Suppose at this time you own gold. Would you sell? At what price? How many unnecessary US dollars would you part with an ounce of gold?

If someone offered you one billion monopoly dollars for an ounce of gold today, would you take it? How about ten billion?

Well, what if we see a sharp decline in the value of the US dollar over the next few years? For example, a decrease means a loss of purchasing power of the dollar by fifty percent from the current level. This will equate to a gold price of approximately $ 2500.00 per ounce, which is twice the current level.

This is true when the gold and the US dollar are currently in equilibrium (I think they are). In other words, the current price of gold at $ 1250/60 accurately reflects the cumulative decline in the value of the US dollar since 1913.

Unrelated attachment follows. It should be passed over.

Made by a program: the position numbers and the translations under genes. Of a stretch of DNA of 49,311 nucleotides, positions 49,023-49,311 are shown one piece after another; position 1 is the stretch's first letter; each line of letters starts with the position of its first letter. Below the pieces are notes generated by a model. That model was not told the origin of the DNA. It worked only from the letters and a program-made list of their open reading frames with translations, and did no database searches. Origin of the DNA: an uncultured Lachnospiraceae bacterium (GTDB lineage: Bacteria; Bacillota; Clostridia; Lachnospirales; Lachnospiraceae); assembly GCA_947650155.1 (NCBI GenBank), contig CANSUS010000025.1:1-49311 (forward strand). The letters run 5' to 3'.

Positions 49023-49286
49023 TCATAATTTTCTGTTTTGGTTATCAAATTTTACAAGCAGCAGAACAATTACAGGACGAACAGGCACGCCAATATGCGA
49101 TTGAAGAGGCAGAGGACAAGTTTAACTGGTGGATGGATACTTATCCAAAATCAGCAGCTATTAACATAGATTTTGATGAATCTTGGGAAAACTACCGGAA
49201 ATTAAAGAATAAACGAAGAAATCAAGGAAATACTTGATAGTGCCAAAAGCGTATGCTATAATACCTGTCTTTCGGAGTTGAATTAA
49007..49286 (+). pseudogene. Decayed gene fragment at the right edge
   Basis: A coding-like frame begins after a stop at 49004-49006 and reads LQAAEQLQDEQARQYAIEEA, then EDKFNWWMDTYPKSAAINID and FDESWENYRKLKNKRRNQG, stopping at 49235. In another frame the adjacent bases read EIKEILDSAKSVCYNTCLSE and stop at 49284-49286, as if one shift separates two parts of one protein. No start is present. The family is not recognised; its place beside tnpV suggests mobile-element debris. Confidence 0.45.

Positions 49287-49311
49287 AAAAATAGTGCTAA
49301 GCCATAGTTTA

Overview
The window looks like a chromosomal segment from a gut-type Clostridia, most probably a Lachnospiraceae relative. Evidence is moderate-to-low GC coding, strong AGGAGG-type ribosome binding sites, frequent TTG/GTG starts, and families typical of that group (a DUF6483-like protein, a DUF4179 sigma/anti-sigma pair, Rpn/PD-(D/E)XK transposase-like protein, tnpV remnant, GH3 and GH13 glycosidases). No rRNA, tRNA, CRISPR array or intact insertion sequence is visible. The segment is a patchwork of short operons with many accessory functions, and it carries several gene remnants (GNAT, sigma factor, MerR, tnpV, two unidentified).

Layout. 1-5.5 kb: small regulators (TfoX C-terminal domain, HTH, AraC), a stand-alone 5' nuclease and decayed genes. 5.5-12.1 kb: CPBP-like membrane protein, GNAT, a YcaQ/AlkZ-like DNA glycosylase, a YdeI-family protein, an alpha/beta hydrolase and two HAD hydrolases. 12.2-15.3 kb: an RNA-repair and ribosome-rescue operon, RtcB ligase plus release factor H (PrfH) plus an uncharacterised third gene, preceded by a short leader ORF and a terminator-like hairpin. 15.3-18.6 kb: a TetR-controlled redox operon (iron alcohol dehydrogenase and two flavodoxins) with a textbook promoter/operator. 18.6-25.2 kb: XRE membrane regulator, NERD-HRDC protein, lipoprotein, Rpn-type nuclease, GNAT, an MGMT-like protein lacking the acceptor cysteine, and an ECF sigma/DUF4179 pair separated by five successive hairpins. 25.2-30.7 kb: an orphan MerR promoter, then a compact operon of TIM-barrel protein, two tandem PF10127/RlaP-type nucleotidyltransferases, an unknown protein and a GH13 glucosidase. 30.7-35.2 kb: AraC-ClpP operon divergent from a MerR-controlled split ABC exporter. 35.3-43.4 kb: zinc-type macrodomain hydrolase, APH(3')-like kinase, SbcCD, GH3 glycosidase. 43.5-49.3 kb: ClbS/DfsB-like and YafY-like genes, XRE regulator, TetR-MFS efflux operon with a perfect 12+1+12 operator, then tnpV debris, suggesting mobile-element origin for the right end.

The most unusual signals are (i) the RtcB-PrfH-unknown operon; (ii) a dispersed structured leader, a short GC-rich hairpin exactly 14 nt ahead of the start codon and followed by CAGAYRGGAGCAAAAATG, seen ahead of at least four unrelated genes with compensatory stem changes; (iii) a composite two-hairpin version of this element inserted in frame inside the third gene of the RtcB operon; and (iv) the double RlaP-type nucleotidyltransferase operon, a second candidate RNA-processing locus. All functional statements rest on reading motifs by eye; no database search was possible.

A fifty percent reduction in the purchasing power of the U.S. dollar would be reflected in higher prices for other goods and services; a model that has become too familiar over the last hundred years.

If the market is functioning, and if you are selling gold and making a profit, how much more will it cost everything you decide to buy? Do you really think you will be able to buy other valuables at “discounted” prices at the time?

Gold in 1913 was $ 20.00 an ounce. It is currently $ 1260.00 per ounce. This is an increase of more than sixty times. But this is not a profit. Because the general level of prices for goods and services today – generally speaking – is sixty times higher than in 1913.